I’ve blogged basic hummus recipes before, and while I was never displeased with my hummus creations, I never stopped experimenting with this fundamental recipe. My primary goal in working on this recipe was to create a smoother hummus. Word on the street was that using dried garbanzos, as opposed to canned, would yield a smooth result. I did not find this to be true, but I did find that getting the proportions right with dried beans and balancing it all with the rehydration process was just not worth the trouble. The results I got weren’t especially smooth and the quality was spotty. I eventually scrapped the notion of using dried beans.
All this trial and error resulted in much extra hummus being produced, so I ended up bringing my experiments to work to unload on my co-workers. One of my co-workers at the time, Scott, is a vegan, but also a former employee at Aladdin’s Eatery, a Middle Eastern chain restaurant in our area. As chains go it is actually quite good due to their emphasis on natural foods and ingredients, and I have long admired their hummus and baba. What Scott revealed to me about the way they make hummus was positively shocking… they don’t use garlic. He told me that garlic is in fact not a standard ingredient in traditional hummus. Every recipe for hummus I have seem in my life uses garlic; how garlic weaseled its way into the standard ingredient list, I do not know. It’s not that hummus is bad with garlic. It can be quite tasty. But what I discovered following Scott’s revelation is that hummus can be even better without!
1 (15oz) can of Trader Joe’s Garbanzo Beans, rinsed and drained
3 tablespoons sesame tahini
1/3 cup olive oil
juice of one or two lemons
1/2 teaspoon salt
dash of cumin
1/4 cup water
paprika, for garnish
Combine the garbanzos, tahini and oil in the food processor. Juice the lemons, making sure to strain out the seeds. Add lemon juice, salt and cumin to the processor. I usually use 1/4 cup of water, but you may want to use more or less, depending on the consistency you want. If you like a thicker hummus, add less. I recommend adding water one tablespoon at a time while processing to find out how much you need to reach your desired consistency. Adding more liquid will also enable the food processor to make the hummus smoother. Serve with chips or pita bread, garnish with paprika and drizzled olive oil.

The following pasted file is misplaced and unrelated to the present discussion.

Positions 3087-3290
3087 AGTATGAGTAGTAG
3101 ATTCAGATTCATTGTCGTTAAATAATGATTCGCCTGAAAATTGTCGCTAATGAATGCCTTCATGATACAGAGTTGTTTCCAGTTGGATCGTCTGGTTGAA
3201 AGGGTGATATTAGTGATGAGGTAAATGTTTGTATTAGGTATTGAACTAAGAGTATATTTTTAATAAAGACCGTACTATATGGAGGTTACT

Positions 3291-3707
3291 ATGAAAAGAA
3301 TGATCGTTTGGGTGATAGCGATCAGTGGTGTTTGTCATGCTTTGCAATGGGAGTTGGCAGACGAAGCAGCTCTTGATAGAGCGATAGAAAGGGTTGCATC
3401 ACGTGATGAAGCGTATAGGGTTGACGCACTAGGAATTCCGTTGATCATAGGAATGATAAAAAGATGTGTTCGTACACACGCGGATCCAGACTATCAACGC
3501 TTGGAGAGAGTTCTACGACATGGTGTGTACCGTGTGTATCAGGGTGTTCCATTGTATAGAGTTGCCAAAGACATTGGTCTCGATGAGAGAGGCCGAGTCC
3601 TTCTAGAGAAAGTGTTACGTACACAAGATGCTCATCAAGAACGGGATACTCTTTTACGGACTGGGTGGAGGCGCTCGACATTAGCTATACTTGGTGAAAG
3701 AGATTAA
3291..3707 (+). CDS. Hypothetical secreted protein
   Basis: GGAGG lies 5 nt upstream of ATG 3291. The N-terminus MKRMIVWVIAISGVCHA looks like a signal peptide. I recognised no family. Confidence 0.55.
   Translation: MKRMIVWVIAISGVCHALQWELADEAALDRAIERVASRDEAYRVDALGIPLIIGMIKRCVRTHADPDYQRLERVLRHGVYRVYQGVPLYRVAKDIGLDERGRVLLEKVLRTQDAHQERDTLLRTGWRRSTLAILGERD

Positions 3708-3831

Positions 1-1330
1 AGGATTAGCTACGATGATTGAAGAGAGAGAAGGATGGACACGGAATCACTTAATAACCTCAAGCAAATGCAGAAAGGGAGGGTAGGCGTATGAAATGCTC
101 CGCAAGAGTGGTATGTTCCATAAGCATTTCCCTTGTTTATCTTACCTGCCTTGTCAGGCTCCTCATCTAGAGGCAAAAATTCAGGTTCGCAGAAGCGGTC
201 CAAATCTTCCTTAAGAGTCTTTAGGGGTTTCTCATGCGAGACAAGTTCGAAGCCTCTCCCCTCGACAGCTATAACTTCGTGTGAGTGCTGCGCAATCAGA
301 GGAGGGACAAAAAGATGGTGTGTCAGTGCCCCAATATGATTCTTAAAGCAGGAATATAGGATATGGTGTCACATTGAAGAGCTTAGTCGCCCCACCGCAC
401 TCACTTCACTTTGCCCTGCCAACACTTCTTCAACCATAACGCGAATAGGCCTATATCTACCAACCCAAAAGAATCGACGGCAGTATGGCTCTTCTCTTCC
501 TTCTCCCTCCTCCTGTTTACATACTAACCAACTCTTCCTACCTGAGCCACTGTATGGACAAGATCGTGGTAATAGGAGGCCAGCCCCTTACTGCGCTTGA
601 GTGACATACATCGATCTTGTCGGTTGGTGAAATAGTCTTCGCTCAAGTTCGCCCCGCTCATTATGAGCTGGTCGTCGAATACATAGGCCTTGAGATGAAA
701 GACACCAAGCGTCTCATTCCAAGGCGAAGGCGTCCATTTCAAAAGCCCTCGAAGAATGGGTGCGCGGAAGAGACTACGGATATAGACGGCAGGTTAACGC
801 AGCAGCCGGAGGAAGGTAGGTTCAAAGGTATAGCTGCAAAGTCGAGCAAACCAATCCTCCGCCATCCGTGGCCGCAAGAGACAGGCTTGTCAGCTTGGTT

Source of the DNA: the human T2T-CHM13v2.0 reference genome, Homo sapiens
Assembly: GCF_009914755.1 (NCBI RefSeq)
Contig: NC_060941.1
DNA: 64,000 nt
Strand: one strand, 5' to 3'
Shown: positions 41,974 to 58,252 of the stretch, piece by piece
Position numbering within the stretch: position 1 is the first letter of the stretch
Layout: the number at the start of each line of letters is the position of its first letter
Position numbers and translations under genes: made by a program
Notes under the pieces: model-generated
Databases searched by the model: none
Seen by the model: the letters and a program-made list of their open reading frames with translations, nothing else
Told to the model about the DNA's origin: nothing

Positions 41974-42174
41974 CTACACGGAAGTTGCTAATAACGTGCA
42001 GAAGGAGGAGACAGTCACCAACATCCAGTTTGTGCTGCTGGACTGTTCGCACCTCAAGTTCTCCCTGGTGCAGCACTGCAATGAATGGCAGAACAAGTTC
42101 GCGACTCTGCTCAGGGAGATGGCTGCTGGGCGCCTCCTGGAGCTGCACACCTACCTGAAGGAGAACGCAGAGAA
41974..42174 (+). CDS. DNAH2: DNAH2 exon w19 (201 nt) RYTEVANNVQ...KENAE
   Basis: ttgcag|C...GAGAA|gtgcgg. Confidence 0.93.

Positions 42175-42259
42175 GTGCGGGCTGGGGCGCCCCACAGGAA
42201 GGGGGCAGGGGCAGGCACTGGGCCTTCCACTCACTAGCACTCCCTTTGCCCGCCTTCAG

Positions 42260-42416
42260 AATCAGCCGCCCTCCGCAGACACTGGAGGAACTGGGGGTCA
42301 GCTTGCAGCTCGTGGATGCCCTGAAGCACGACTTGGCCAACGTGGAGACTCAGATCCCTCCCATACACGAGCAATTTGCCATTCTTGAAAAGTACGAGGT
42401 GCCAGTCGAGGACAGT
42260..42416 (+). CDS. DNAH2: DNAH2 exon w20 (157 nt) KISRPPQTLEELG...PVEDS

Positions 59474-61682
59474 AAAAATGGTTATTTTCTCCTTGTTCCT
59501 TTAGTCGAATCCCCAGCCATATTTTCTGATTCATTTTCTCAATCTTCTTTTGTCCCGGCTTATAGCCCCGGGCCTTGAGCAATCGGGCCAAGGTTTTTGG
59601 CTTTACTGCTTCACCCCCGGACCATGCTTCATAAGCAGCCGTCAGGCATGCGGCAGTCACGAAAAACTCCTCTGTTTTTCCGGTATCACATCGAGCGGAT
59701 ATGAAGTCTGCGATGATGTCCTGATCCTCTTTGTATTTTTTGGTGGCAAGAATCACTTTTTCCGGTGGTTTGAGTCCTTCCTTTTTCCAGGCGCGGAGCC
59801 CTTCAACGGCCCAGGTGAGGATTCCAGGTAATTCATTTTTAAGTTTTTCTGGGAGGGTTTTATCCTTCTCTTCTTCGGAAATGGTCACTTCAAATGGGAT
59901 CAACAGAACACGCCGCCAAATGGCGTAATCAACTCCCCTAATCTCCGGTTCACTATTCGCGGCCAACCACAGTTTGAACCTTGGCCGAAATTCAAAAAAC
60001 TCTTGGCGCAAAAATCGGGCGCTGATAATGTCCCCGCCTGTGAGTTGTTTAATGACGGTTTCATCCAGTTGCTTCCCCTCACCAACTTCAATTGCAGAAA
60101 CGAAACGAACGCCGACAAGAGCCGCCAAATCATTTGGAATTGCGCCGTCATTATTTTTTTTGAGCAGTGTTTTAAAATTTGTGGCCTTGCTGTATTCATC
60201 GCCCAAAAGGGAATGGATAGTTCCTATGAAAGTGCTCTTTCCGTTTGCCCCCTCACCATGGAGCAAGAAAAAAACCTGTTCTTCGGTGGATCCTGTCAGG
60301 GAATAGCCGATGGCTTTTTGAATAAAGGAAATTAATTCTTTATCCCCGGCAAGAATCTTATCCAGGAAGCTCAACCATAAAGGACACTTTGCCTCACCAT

I have tweaked this recipe many times, and have done side-by-side comparisons with Aladdin’s hummus (I make a batch for comparison whenever I get Aladdin’s take-out). Over this past weekend I did the same, and it’s finally gotten to the point where they are nearly indistinguishable. Any subtle difference in flavor is probably due to differing source ingredients (I’m sure I don’t use the exact same tahini brand as they do, for example), but the general balance of flavors is the same.
If you don’t have a Trader Joe’s nearby, you can, of course, use another brand of garbanzos, but I would recommend using them if you have a TJ in town. I discovered that Trader Joe’s garbanzos are significantly better tasting than other brands of canned beans after using them in my Garbanzo Salad. They are the only garbanzos I will use, now, for the salad, and they make a big flavor difference in the hummus, too.
One final note about the lemons: I usually double this recipe and use three lemons, so technically, I use one and a half lemons for a recipe of this size, but the flexibility to go up or down in lemon flavor is up to you!